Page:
Sunday, December 15, 2013

How I Learned to Think my Hands Warm

In New York’s North Country, winter blew in with a white Halloween, followed by a white Easter, with nary a thaw in between.  I dressed for the season:  two pairs of socks, boots, thermal long underwear, corduroy pants, and flannel shirt – for inside the house.
One morning I borrowed my roommate’s car, promising to fill it up.  I put on my outside gear that I’d wear even for a trip to the mailbox: a down parka, a wool scarf, and down filled mittens. One didn’t take chances in below freezing weather.  
Along the road, the bottom layer of snow had packed into ice, the same process that forms glaciers.  When I got to the gas station, I took off my mitten to use the key to unlock the gas cap.  It wouldn’t turn.  Aaargh! One more thing that wouldn’t work in this godforsaken subarctic climate.  I was downright furious at the car, the weather, and general circumstances.
The gas station guy helping me said, “Aren’t your fingers cold?”
“No,” I said.  They really weren’t although the morning’s breeze had moved the wind chill factor to well below zero.
Back on the road with a full tank, I pondered what had happened.  I realized my frustration and anger had moved the blood down into my fingers and kept them warm.  So, if my mind could warm my hands when I was angry, it could do the same thing without my getting angry and upset.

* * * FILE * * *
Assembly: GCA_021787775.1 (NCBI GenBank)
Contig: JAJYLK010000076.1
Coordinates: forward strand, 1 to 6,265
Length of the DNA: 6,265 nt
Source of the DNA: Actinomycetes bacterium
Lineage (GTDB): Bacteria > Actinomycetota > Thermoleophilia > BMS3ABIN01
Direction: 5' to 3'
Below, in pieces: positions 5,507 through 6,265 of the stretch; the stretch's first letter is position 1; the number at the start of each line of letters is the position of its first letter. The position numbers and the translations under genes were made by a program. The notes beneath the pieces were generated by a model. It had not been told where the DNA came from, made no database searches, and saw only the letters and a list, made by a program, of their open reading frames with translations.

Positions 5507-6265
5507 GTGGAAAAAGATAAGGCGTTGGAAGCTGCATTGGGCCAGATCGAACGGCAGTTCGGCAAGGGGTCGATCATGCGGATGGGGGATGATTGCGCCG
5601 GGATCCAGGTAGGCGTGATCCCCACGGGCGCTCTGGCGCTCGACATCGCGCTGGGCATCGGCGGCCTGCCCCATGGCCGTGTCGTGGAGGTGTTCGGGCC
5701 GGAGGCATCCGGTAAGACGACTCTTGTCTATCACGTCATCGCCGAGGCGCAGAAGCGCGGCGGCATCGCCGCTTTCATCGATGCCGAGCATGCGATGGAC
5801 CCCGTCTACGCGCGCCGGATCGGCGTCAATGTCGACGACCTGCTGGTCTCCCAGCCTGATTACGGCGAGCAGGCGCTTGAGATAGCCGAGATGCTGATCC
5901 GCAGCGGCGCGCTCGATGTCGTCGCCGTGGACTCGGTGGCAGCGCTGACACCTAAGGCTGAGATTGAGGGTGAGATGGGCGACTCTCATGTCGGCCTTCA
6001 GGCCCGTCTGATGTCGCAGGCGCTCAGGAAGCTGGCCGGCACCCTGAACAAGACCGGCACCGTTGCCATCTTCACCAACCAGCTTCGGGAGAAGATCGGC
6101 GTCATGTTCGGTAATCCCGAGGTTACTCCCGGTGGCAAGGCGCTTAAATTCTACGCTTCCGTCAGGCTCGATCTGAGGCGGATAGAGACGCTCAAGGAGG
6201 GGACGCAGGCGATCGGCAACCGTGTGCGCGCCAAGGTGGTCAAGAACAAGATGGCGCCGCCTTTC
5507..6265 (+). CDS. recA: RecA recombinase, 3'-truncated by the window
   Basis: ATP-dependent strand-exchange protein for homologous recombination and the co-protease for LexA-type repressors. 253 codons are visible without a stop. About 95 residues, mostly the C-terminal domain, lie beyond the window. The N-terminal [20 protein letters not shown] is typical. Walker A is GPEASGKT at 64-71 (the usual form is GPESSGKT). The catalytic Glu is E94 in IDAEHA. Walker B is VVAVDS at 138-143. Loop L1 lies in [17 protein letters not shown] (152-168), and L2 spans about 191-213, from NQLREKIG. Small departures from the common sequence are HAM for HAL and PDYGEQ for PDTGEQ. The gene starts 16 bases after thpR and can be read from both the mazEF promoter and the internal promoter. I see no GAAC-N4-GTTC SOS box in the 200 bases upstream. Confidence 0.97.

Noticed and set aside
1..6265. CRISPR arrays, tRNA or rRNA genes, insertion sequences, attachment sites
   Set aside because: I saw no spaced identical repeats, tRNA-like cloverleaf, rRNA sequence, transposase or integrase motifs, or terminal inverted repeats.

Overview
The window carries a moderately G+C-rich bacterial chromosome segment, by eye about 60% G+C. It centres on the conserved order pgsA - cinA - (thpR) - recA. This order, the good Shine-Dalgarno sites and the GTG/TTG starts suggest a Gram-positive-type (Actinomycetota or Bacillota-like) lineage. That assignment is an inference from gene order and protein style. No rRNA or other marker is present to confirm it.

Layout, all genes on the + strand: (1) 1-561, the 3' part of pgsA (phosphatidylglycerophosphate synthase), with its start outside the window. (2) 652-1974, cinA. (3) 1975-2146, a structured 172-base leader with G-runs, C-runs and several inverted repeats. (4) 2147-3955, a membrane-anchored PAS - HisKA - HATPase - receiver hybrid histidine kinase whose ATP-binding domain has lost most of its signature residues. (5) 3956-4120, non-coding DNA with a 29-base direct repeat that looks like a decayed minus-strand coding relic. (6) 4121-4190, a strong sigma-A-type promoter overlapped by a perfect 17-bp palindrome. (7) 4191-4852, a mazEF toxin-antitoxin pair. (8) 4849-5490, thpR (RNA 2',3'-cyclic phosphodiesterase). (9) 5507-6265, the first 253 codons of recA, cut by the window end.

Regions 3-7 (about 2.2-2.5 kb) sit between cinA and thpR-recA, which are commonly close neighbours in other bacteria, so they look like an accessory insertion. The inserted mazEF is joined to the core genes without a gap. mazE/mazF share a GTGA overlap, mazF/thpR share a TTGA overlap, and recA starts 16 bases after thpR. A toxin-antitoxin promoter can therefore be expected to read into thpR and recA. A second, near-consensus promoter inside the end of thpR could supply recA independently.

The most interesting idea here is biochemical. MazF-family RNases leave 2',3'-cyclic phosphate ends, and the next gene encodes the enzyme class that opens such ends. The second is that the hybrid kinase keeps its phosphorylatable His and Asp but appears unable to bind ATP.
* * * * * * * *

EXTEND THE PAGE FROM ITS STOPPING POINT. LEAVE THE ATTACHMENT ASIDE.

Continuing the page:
When I got back home, where the snow had blown under the door and hadn’t melted, I tried again to warm my hands.  All I had to do was relax and move the energy into my fingers.  I let it happen like when I fell asleep, rather than forced it to happen by using will power.  Behold, I could think my hands warm!  
Ten years later during my menopause, the ability to move the warm blood into my fingers came in handy. When I had a hot flash, I’d hold something cold like a glass of ice water and mentally move the heat out of my body through my fingers onto the cold surface.  At night I’d lay my palm on the cool floor to dissipate the heat.

Last year, I learned that when beginning meditators can make their hands warm, they know they’ve made progress in their meditation practice.  Hence, anyone can master what I learned by happenstance.  

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